California extends face mask mandate amid record COVID cases

Californians will have to keep wearing face masks indoors past Valentine’s Day regardless of vaccination, the state’s top health official said Wednesday as COVID-19 cases reached a new record fueled by the fast-spreading omicron variant of the virus.

Health and Human Services Secretary Dr. Mark Ghaly said the face mask mandate will be extended a month to February 15 and reevaluated then.

“Omicron is here, and it’s here now and we can’t abandon the tools we’ve used to achieve our collective success that have allowed California to be one of the safest states in the pandemic,” Ghaly said.

California’s 7-day average of new cases reported daily nearly doubled from Friday to Tuesday, when it jumped to just over 50,000 after the long holiday weekend reporting lag. And Wednesday’s data update pushed the 7-day average even further, to 54,695, a new record high.

In the first year of the pandemic, Gov. Gavin Newsom announced a statewide requirement for everyone to wear face coverings in indoor public settings in June 2020, and didn’t lift it until June 15 of this year. that was a month after the U.S. Centers for Disease Control and Prevention had said the vaccinated no longer needed to mask up in most indoor public settings, with the exception of public transit, schools, shelters, prisons and jails and health care facilities.

Several Bay Area counties in October reinstated the requirement, citing rising cases and concerns about worsening outbreaks over the winter.

California officials last month reinstated the statewide mask requirement for everyone down to age 2 regardless of vaccination status in all indoor public settings. The requirement began Dec. 15 and was to run through Jan. 15 before Wednesday’s extension.

The decision came as the country grapples with a punishing spike in COVID-19 infections, with the omicron variant of the virus now accounting for about 95% of cases, according to the CDC.

“We’re asking everyone to follow these four steps: Get vaccinated and get boosted if you are eligible, wear a mask, stay home when you’re sick, and take a test if you have symptoms or are looking for greater, extra reassurance before you gather with others,” CDC Director Dr. Rochelle Walensky said Wednesday.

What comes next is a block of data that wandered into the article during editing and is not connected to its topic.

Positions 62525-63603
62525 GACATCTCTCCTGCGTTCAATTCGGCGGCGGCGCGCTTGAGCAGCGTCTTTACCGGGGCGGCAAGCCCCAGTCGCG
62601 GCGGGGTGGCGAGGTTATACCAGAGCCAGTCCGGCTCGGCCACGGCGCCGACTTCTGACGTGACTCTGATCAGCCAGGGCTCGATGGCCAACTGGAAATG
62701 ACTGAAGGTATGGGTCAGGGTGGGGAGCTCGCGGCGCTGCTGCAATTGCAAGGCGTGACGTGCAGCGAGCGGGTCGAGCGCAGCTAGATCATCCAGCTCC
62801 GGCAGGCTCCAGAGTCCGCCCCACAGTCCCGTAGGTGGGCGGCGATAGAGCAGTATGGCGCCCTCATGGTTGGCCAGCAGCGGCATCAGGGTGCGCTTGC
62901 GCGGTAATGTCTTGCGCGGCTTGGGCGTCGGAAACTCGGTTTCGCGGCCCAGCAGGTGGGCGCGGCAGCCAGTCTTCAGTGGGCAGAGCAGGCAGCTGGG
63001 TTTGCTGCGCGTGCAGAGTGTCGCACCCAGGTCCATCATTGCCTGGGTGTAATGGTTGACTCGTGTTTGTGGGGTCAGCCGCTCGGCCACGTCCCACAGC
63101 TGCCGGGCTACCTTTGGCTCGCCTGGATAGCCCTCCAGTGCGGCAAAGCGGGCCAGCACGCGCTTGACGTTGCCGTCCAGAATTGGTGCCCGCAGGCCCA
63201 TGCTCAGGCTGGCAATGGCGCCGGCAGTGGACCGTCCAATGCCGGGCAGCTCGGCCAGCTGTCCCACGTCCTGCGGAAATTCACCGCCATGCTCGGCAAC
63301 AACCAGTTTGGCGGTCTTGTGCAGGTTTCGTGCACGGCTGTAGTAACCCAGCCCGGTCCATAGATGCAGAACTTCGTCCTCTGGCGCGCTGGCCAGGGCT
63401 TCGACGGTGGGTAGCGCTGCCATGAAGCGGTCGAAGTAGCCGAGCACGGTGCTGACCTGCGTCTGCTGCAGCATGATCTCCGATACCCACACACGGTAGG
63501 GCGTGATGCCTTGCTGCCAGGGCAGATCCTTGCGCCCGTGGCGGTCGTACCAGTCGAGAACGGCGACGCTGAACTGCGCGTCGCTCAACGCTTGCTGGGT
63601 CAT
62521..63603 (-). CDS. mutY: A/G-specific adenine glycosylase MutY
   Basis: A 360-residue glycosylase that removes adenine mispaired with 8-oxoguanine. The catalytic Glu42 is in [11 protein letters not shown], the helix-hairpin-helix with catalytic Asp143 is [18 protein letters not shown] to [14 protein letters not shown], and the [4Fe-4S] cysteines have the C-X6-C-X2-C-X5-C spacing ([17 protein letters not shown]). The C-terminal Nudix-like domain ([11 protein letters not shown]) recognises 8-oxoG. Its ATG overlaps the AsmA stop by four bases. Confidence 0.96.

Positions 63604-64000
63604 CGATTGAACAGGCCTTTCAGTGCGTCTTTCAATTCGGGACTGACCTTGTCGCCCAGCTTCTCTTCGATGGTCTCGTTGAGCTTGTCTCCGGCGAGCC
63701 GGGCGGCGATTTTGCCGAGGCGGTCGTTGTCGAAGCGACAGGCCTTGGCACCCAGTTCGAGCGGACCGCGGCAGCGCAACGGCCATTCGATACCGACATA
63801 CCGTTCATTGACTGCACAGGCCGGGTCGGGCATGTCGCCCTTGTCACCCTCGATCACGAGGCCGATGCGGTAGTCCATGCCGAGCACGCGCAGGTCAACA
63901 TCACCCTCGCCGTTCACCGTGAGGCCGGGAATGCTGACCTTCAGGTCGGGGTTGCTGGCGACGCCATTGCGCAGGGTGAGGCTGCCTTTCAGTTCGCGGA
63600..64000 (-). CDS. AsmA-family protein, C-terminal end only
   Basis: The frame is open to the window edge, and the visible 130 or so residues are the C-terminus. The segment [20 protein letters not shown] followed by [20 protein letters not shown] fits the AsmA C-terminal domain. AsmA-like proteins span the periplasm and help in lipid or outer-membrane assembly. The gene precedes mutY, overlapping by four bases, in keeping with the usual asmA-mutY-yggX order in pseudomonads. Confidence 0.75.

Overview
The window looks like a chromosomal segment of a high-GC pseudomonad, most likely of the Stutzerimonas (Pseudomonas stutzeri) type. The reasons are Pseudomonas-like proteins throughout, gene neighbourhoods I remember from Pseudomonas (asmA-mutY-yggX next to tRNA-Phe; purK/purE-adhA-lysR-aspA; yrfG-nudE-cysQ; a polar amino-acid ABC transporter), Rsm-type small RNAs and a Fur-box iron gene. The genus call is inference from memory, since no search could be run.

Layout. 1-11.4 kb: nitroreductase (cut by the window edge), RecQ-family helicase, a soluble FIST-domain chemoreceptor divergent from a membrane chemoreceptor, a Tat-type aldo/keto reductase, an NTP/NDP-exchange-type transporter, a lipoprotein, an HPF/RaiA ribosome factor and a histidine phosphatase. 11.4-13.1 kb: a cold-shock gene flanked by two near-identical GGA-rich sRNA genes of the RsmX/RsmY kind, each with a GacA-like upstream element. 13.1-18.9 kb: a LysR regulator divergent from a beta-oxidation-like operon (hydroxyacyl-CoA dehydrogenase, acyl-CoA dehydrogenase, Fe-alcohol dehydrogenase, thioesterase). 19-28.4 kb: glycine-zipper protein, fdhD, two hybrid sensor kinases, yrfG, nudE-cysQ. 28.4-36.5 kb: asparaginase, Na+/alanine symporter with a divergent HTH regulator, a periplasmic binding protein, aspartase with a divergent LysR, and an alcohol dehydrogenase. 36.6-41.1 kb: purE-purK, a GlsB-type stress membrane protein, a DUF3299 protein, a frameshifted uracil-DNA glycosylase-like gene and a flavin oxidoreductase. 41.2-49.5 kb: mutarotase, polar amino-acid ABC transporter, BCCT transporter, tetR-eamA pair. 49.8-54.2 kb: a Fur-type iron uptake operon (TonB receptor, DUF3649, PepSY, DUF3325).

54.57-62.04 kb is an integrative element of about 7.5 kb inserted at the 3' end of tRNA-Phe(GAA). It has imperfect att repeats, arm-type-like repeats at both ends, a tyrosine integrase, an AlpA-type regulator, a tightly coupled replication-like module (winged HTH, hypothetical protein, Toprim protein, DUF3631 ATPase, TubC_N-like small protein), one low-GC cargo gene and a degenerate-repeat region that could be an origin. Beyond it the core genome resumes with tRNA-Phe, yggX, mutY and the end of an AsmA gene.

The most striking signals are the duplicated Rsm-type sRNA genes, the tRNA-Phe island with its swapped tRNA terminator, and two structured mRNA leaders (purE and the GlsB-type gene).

But lengthening the mask requirement was the only new restriction Ghaly said was being imposed despite a frighteningly sharp rise in COVID-19 cases and hospitalizations that have put a strain on the state’s health care system and left many schools battling massive staff shortages and student absences due to illness.

The state isn’t calling for new lockdowns, school closures or other restrictions on business activity or gatherings, as were in place last winter’s deadly surge of COVID-19 cases, Ghaly said. The Super Bowl will be played in Los Angeles as planned, Ghaly added. Health officials are working with the National Football League, he said, “to make sure people can enjoy this important event” while ensuring measures are in place to avoid spreading the virus.

Despite the alarming case surge, California is in many ways in much better shape than it was a year ago, when vaccines were just rolling out and few in the state beyond health care workers and nursing home residents had received the shots.

Now, two thirds of all Californians and more than 70% of those ages 5 and older eligible for the shots have been fully vaccinated, and a third of the state’s residents have had a booster, according to the CDC.

And despite shortages and long lines in many areas, testing for the virus — whether the highly accurate PCR molecular tests performed by laboratories or the at-home antigen tests — is more widely available as well, Ghaly said.

“At the moment, we’re really happy to have an expanded toolkit and we’re not discussing business closures or further restrictions on businesses or other sectors of our economy,” Ghaly said.

Ghaly said there is no single metric the state will use to determine by Feb. 15 whether to lift the mask order, but that the decision would be based on assessments of case rates, hospitalizations and other factors that affect health care delivery.

Staff Writer Harriet Rowan contributed to this report.

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